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Ex-Trump campaign aide pleads guilty in Russia probe

Rick Gates, former deputy campaign manager for Donald

Rick Gates, former deputy campaign manager for Donald Trump, walks to his vehicle after a status conference at the U.S. Courthouse in Washington on Dec. 11, 2017. Credit: Andrew Harrer

Rick Gates, a former top official in President Trump’s campaign, pleaded guilty Friday afternoon to conspiracy and lying to the FBI, striking a deal to cooperate and provide information to special counsel Robert S. Mueller III’s ongoing investigation.

The plea caps a tumultuous 24 hours for Gates in which he was hit with fresh charges, changed lawyers and admitted crimes.

The guilty plea also marks a busy period for Mueller’s investigation of Russia’s interference in the 2016 election and related issues. He charged 13 Russians this month with participating in a criminal scheme to disrupt the election and a London-based lawyer pleaded guilty Tuesday to lying to FBI agents on the case.

According to a criminal information — a document filed earlier Friday with the permission of the defendant — Gates conspired to defraud the United States regarding the money he and his business partner Paul Manafort earned while working for a political party in Ukraine and lied to the FBI in a Feb. 1 interview about a 2013 meeting between Manafort, a lobbyist, and a congressman.

That FBI interview came as Gates was trying to negotiate a plea deal. In the interview, Gates claimed there had been no discussion of Ukraine at the 2013 meeting, when in fact, Gates and Manafort prepared a report detailing the Ukrainian discussions, according to the criminal information.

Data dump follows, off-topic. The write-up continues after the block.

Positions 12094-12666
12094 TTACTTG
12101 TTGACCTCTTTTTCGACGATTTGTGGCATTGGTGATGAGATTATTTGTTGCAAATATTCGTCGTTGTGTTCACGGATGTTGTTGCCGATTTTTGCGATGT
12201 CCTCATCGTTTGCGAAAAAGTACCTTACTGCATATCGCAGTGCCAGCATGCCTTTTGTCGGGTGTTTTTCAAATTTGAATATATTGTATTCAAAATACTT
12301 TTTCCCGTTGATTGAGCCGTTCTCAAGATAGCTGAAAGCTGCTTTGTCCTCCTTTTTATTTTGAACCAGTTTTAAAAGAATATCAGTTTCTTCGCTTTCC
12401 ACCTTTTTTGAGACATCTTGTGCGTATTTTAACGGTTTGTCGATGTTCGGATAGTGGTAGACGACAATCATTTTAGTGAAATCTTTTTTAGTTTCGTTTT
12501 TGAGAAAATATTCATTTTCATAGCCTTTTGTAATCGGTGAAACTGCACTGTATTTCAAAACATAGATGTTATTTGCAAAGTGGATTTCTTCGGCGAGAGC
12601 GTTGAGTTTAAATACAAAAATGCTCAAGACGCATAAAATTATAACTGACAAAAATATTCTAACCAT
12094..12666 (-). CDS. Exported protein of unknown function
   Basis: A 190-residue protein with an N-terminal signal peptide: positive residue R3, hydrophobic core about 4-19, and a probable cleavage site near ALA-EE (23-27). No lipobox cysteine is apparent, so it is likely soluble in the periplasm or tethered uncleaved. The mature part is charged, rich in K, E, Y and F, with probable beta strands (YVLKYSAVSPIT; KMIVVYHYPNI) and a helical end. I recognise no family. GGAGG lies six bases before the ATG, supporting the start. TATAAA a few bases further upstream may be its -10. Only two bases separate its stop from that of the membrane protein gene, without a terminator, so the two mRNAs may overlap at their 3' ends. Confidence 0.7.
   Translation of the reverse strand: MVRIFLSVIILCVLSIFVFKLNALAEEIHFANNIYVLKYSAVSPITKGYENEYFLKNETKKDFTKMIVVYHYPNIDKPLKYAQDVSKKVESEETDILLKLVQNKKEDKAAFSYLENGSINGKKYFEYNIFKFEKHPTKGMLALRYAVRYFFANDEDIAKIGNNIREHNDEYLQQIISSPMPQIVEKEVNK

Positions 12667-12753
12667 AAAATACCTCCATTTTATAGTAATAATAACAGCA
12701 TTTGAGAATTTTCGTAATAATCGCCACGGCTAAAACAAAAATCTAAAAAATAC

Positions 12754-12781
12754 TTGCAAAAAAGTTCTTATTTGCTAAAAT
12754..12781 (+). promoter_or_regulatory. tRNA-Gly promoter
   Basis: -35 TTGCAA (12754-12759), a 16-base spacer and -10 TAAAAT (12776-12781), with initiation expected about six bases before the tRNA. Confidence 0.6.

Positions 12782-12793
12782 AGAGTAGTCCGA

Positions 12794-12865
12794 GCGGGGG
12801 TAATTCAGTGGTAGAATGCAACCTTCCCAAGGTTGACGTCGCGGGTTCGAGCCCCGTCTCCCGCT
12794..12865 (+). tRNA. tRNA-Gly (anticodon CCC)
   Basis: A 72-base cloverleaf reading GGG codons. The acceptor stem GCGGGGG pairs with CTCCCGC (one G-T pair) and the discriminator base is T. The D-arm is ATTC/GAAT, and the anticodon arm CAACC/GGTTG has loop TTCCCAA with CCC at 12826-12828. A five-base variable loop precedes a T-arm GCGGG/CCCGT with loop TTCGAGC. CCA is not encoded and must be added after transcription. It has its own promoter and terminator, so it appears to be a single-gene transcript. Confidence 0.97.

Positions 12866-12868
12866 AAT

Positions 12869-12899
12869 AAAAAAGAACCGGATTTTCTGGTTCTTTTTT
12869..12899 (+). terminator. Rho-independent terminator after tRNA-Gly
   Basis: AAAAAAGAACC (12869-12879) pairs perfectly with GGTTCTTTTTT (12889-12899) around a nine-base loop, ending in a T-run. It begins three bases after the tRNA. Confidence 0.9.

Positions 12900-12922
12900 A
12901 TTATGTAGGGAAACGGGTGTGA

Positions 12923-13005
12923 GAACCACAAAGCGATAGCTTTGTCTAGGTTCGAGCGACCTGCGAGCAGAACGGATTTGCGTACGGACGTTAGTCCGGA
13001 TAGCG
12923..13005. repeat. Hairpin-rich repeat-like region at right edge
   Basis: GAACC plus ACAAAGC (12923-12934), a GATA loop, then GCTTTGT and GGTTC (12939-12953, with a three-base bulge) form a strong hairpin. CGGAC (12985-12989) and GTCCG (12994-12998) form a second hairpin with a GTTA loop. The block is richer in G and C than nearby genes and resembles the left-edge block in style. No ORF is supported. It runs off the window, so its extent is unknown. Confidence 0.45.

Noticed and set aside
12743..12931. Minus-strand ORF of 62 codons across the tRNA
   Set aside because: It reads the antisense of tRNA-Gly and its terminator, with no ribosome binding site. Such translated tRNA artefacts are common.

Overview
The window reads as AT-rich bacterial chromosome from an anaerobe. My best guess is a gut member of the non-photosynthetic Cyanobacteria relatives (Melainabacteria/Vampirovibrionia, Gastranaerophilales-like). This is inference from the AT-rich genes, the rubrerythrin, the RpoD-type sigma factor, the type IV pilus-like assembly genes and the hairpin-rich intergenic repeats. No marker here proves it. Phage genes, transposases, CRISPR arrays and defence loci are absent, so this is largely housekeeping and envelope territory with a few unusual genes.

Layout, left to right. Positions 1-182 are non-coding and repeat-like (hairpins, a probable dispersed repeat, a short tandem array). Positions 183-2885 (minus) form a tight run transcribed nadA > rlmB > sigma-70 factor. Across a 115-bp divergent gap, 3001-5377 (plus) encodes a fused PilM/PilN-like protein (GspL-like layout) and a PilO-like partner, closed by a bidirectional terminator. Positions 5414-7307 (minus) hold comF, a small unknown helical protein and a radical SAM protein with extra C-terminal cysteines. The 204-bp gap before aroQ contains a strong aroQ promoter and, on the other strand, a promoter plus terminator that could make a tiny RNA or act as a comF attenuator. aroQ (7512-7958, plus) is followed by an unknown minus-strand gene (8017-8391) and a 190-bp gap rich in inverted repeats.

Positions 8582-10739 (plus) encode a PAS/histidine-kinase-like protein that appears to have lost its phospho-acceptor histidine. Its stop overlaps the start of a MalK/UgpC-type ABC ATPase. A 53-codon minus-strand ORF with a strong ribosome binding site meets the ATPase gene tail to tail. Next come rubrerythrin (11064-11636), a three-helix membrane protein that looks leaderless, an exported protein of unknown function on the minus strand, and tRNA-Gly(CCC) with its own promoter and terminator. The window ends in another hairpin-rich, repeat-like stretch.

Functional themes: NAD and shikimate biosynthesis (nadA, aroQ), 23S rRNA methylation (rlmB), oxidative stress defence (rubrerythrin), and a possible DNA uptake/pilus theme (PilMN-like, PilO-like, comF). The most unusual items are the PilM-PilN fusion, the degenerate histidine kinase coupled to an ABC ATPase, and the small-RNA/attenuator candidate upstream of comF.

Gates’ plea raises the pressure on Manafort, the former Trump campaign chairman. Both men were hit with a 32-count indictment in Virginia on Thursday, following an earlier 12-count indictment of the pair in the District back in October.

Manafort issued a statement Friday expressing surprise but still vowing to beat the charges.

“Notwithstanding that Rick Gates pleaded today, I continue to maintain my innocence,” Manafort said. “I had hoped and expected my business colleague would have had the strength to continue the battle to prove our innocence. For reasons yet to surface he chose to do otherwise. This does not alter my commitment to defend myself against the untrue piled up charges contained in the indictments against me.”

In exchange for Gates’ plea the government agreed to dismiss all other charges filed against him in both Washington and Virginia.

While the two charges together carry a possible prison sentence of up to 10 years, Gates and prosecutors agreed he would face a recommended sentence of 57 to 71 months in prison. The final sentence will be made by a judge, after hearing from prosecutors about the crimes at issue and how useful his cooperation was to prosecutors. As part of the deal, prosecutors also dropped a forfeiture demand that could have made Gates liable for up to $18 million in payments if convicted.

Gates could provide the special counsel with valuable information about the inner workings of Trump’s operation: He served as a senior figure in the campaign and had access to the White House as an outside adviser in the early months of the administration.

The latest indictment of Gates and Manafort does not involve conduct at the Trump campaign, although the conduct in question continued during that period. Instead, the special counsel accused the men of lying on their income-tax returns and conspiring to commit bank fraud to get loans as part an elaborate scheme to use their income from a Ukrainian political party to buy properties, evade taxes and support Manafort’s lavish lifestyle.

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